By ROBERTA CODEMO
Kendra Wolters credits her grandfather for her early interest in law. He worked for a printing press operation and left to work for the union, where he oversaw contract negotiations and worked with attorneys.
“I loved talking with him about his job,” she said.
When she started college, she didn’t know what she wanted to be when she grew up. She was taking classes at Southwestern Illinois College in Belleville with an eye toward pursing a degree in criminal justice when her guidance counselor suggested she take some paralegal classes.
It was there she met program director Jeanne Dibble.
“It’s amazing how one person can shape the course of your life,” she said. “If I hadn’t met her, I don’t know where I would be now.”
Following her graduation from Southern Illinois Carbondale in 2006 with a bachelor’s degree in paralegal studies, she went to work as a paralegal and enjoyed what she did. She knew she had found the right career path and applied to law school.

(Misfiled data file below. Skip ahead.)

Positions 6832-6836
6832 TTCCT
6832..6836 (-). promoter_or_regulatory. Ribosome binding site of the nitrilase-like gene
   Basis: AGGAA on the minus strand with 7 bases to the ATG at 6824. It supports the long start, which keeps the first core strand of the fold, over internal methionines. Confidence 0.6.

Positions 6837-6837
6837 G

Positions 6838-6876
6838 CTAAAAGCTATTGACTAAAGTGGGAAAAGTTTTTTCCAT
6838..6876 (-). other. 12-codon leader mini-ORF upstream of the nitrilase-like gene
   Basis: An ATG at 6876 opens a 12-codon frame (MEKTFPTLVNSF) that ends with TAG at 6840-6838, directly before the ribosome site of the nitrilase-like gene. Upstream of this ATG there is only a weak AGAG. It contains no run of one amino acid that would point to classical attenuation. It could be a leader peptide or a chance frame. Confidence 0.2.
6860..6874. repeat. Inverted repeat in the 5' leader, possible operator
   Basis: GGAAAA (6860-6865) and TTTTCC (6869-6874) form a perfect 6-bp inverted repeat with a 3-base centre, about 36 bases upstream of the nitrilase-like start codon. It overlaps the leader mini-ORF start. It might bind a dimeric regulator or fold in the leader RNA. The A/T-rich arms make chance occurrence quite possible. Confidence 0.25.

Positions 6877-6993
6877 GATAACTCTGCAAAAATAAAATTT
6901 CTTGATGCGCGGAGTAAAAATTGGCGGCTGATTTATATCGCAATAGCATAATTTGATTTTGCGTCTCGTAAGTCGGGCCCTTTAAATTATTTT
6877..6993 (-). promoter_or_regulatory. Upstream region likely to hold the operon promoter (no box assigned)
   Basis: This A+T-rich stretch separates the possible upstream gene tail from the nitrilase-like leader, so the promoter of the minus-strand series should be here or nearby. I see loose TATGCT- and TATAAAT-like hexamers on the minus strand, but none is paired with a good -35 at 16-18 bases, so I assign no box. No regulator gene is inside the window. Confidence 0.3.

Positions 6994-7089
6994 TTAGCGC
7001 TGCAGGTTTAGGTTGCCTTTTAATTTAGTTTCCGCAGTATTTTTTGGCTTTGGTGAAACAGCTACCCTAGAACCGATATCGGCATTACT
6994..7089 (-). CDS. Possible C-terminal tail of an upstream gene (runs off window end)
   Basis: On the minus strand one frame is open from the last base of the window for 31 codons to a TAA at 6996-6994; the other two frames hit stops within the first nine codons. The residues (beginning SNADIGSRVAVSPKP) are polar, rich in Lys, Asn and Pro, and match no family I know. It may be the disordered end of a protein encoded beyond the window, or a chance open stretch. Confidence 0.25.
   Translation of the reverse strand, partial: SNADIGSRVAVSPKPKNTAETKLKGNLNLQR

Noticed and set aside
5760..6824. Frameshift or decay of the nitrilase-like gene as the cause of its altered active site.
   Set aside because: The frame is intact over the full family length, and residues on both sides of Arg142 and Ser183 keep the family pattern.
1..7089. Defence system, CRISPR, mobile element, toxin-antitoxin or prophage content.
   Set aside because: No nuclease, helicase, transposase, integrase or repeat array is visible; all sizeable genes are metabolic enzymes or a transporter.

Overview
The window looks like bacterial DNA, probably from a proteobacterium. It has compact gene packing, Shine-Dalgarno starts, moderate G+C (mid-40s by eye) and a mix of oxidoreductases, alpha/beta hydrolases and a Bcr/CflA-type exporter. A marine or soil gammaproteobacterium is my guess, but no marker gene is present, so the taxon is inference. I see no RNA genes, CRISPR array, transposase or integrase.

While in law school, she worked as a summer associate at Heyl Royster in the Edwardsville office. Following her graduation from Southern Illinois University School of Law, she joined the firm in 2011 and currently handles asbestos and toxic tort claims along with agricultural arbitration matters.
“I never imagined working for a large Illinois law firm,” she said, adding she loves the people she works with. “I can’t see myself anywhere else right now.”
Originally from Steeleville, she and her three younger brothers are the children of divorced parents and were raised to believe that people are honest and do the right thing. She is the first one in her family to graduate from college.
She and her husband of 10 years have twin sons and reside in Edwardsville with their two dogs. A passionate animal lover, she volunteers with Gateway Pet Guardians and Love a Golden Rescue and has fostered lots of fur children.
“It’s a small way to impact the community where I live,” she said.
The values she was raised with have helped shape her into the person she is today, and she wants to impart these to her children. Each morning she tells them to be kind to others, to be humble and to work hard.
“You can achieve whatever you set your mind to,” she said. “Life will take you where you need to be.”
By ROBERTA CODEMO